Read Matthew 18:1-14
It is interesting to see how adults respond to children. While a parent or grandparent dotes over every little thing the “cutie-pie” does, others may roll their eyes in disgust over the latest interruption of the “little nuisance.” That mindset is nothing new. Even the disciples objected as children were brought to Jesus. Instead, Christ made clear that they were the object of His love. (See Matt. 19:13-15.)
In today’s reading, Jesus uses a child as an object lesson. That’s right. A child is the very example of kingdom greatness. In humility, children make no pretenses of meriting the approval and love of an adult. And yet, in simple, trusting dependence, they surrender themselves completely into the loving care of the adult. True greatness is portrayed in the fact that they allow the adult to throw them into the air, fully confident that the same adult will catch them. True greatness is pictured in the fact that they see the adult as the one who can meet their every need. Children remind us of the kind of Christ followers we should be.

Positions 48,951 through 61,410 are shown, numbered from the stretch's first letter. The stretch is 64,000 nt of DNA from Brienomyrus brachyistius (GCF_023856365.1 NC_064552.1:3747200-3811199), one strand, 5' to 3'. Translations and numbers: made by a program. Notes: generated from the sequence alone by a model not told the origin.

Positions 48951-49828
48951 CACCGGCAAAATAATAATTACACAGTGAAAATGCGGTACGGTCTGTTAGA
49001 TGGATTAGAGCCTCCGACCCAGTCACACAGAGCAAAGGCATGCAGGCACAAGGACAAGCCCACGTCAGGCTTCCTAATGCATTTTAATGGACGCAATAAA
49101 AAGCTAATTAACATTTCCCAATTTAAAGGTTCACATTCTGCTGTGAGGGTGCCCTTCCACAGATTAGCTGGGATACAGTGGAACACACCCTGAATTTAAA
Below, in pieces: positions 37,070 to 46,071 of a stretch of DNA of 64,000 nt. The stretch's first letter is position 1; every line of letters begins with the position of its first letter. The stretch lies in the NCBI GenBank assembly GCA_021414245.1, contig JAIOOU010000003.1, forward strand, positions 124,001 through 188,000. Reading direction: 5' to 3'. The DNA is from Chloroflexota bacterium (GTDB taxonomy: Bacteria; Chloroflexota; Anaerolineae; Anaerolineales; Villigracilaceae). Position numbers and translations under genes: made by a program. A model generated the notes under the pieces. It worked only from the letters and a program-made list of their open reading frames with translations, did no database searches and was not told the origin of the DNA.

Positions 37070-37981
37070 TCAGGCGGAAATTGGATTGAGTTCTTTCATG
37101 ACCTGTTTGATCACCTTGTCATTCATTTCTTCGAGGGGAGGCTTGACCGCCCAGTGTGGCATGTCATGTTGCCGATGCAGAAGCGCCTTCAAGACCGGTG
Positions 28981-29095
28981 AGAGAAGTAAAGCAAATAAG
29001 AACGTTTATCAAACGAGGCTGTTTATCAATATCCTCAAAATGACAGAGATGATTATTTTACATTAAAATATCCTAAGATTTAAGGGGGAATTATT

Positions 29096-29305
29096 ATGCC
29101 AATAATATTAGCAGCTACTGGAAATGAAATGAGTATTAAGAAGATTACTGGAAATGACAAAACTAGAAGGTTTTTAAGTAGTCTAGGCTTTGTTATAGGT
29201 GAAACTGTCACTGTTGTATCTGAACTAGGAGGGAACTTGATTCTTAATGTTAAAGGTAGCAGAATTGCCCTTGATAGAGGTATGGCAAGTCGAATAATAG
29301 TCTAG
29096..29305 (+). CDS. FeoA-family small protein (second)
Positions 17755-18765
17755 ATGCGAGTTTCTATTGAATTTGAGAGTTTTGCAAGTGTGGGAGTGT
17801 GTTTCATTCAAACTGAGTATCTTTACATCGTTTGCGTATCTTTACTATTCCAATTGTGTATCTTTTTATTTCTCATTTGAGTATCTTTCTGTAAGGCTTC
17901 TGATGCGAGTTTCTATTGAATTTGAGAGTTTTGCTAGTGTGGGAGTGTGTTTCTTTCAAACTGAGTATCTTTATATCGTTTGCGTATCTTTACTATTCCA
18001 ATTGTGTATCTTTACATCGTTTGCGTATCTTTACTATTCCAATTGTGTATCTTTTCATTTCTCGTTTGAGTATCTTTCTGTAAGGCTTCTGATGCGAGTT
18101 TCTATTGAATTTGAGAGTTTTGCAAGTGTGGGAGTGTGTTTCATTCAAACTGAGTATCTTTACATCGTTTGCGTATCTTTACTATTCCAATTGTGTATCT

Meanwhile, children also remind us of the kind of loving care that believers receive. Believers have both a loving father and angelic servants that are looking out for them. This deep-seated concern is portrayed in a parable of a shepherd and one hundred sheep. When one of the sheep goes astray, the shepherd does not simply say, “Oh, well. At least I still have ninety-nine.” Instead, it was obvious to both the shepherd and Christ’s listeners that the shepherd would comb the mountainside and the valleys in search of the lost sheep. When the shepherd and sheep are reunited, the dominant response of the shepherd is not disgust that the sheep had wandered but the joy that it had been found.
Trusting dependence . . . that is the picture of the follower you should be.
Loving protection . . . that is the picture of the kind of care you receive.
“Thank You, Abba Father, that you welcome me in Your presence and watch over me in Your love. Oh that my trusting dependence would grow today!”